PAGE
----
Credibility Based on Prior Criminal Record

From Criminal Law Notebook
This page was last substantively updated or reviewed January 2015. (Rev. # 83453)

General Principles

Under s. 12(1) of the Canada Criminal Evidence Act, any witness may be questioned on whether they have been convicted of prior offences.[1] The evidence may go to credibility but not to bad character or propensity to commit crimes. It will also be limited where the prejudicial effect outweighs the probative value.[2] The section permits cross-examining any witness on the existence of a criminal record. Defence can cross-examine a crown witness on any details behind their criminal record. The only limitation is relevance to the case before the court.[3]

Section 12 states:

Examination as to previous convictions

12 (1) A witness may be questioned as to whether the witness has been convicted of any offence, excluding any offence designated as a contravention under the Contraventions Act, but including such an offence where the conviction was entered after a trial on an indictment.
[omitted (1.1) and (2)]
R.S., 1985, c. C-5, s. 12; 1992, c. 47, s. 66.


Note up: 12(1)

Types of Convictions

It is permissible to cross-examination on convictions under any federal legislation[4], certain convictions under provincial legislation[5] , and convictions under foreign legislation where it would constitute an offence in Canada.[6]

Outstanding Charges

A charge against any witness cannot be used as evidence against credibility due to the presumption of innocence. He also cannot be cross-examined on outstanding charges.[7] There is a limited exception to this rule.[8]

Use of Co-Accused Conviction

A jury may not use the conviction of a co-accused for the same charge as evidence towards guilt, rather it may only be used to assess the accused's knowledge and intent.[9]

Youth Records

It is not permitted to cross-examine a person on their youth criminal record without satisfying the requirements for production of records under the Youth Criminal Justice Act.[10]

  1. See s. 12 CEA
  2. see Discretionary Exclusion of Evidence
  3. R v Davidson (1974) 20 CCC (2d) 292 (ONCA)(*no CanLII links) , at p. 443
    R v Gassyt and Markowitz, 1998 CanLII 5976 (ON CA), 127 CCC (3d) 546, per Charron JA, at p. 560
    R v Miller, 1998 CanLII 5115 (ON CA), 131 CCC (3d) 141, per Charron JA, at p. 147
    R v H(BJ), 2000 CanLII 3190 (ON CA), [2000] OJ No 279 (ONCA), per curiam, at para 2
  4. R v Watkins, 1992 CanLII 12750 (ON CA), 70 CCC (3d) 341, per curiam
  5. R v Green, 1943 CanLII 404 (BC CA), (1943) 79 CCC 227 (BCCA), per Fisher JA
  6. R v Stratton, 1978 CanLII 1644 (ON CA), OR (2d) 258, per Martin JA
  7. R v Tomlinson, 2014 ONCA 158 (CanLII), 307 CCC (3d) 36, per Watt JA, at para 77
  8. R v Titus, 1983 CanLII 49 (SCC), [1983] 1 SCR 259, per Ritchie J
  9. R v Garneau, 2012 NSCA 41 (CanLII), 998 APR 337, per MacDonald CJ
  10. R v Sheik-Qasim, 2007 CanLII 52983 (ON SC), 230 CCC (3d) 531, per Molloy J

Accused's Record

See also: Corbett Application

When an accused testifies the Crown is limited in the use of the accused prior record.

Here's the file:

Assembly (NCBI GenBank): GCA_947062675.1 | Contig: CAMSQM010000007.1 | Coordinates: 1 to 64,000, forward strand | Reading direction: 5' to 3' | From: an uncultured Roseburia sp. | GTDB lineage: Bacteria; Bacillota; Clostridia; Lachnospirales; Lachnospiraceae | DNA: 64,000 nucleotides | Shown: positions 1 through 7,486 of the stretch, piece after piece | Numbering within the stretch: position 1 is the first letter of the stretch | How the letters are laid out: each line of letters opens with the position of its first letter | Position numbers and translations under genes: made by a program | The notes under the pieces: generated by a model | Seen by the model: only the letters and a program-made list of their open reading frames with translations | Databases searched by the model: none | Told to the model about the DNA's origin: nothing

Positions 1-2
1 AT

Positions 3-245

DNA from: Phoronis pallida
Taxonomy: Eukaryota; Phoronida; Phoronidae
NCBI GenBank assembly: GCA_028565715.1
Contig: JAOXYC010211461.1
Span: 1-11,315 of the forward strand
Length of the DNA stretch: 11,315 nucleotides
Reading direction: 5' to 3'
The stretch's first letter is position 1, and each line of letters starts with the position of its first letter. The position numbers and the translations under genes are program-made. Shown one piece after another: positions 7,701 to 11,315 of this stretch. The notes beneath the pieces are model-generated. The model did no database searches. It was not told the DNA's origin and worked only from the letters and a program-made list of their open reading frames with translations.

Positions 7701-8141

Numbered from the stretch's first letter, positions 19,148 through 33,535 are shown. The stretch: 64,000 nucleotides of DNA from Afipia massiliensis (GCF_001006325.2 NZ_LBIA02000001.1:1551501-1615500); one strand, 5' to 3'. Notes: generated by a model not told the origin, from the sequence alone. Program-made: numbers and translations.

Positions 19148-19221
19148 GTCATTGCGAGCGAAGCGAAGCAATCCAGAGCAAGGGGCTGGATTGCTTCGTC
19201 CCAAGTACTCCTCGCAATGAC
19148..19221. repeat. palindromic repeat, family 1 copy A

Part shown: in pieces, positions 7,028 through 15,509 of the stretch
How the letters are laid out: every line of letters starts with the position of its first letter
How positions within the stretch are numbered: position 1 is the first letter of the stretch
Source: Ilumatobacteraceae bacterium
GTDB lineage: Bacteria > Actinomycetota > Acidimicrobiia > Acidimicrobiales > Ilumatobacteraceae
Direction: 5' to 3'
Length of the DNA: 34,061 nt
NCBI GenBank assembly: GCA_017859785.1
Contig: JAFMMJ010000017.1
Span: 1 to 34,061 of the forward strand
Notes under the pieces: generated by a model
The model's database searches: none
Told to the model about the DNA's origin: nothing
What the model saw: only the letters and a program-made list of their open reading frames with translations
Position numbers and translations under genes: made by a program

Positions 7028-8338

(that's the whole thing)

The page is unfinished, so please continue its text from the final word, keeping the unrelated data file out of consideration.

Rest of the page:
First, the crown can only cross on their convictions, not any other type of charges.[1]

Second, the crown can only question the accused on (1) the offence convicted; (2) the date and place of conviction; and (3) the sentence imposed. [2]

There is an exception to the section limitation should the accused put his character in issue.

The defence can seek to limit the use of the criminal record by way of a "Corbett Application".

  1. R v King, 2022 ONCA 665 (CanLII), at para 142 ("The first limitation is that, unlike other witnesses, the cross-examination of an accused on their criminal record is confined to convictions alone.")
  2. R v Vincent, 1998 CanLII 6339 (ON CA), [1998] OJ No 3666 (CA), per curiam at 16-17
    R v Menard, 1996 CanLII 685 (ON CA), (l996), 108 CCC (3d) 424, per Arbour JA, at pp. 435-436 affirmed (l998), 125 CCC (3d) 416 at 427-428, 433
    R v Bricker, 1994 CanLII 630 (ON CA), 90 CCC (3d) 268, per Laskin JA, at pp. 274-279
    R v Shortreed, 1990 CanLII 10962 (ON CA), 54 CCC (3d) 292, per Lacourciere JA, at pp. 305-307
    R v Furrant, 1983 CanLII 118 (SCC), 4 CCC (3d) 354, [1983] 1 SCR 124, per Dickson J at 368-369
    R v Laurier, 1983 CanLII 3507 (ON CA), (l983), I OAC 128, at p. 131
    R v Howard and Trudel, 1983 CanLII 3507 (ON CA), 3 CCC (3d) 399, per Howland CJ at 417
    R v Lizotte, 1980 CanLII 2957 (QC CA), 61 CCC (2d) 423 (Que.C.A.), per Kaufman JA, at 432-434
    R v Boyce, 1975 CanLII 569 (ON CA), 23 CCC (2d) 16, per Martin JA at 35-37
    R v McLaughlin, 1974 CanLII 748 (ON CA), 20 CCC 59, per Evans JA at 60-61

Non-Accused's Record

A non-accused witness may be cross-examined on the circumstances of an offence underlying a prior conviction.[1]

The criminal record of the deceased in a homicide cannot be used to suggest that the deceased’s “demise was a civic improvement”.[2]

The criminal record of a victim is relevant to “the probability of the deceased having been the aggressor and to support the accused’s evidence that he was attacked by the deceased."[3]

The record can be used to establish a violent disposition to carry or use a weapon and therefore increase the chances of the victim reaching for a weapon before their death.[4]

  1. R v Bugar, 2010 ABCA 318 (CanLII), 490 AR 241, per curiam
  2. R v Head, 2014 MBCA 59 (CanLII), 310 CCC (3d) 474, per Mainella JA, at para 15
    R v Varga (R.L.), 2001 CanLII 8610 (ON CA), per Doherty JA, at para 7
  3. R v Scopelliti, 1981 CanLII 1787 (ON CA), per Martin JA
  4. Head, supra, at para 16
    R v Sims, 1994 CanLII 1298 (BC CA), per Wood, at pp. 421-26 (BCCA)

Proving a Record

See also: Notice of Increased Penalty#Proving Prior Record and Proof of Previous Conviction

Corbett Application

See Also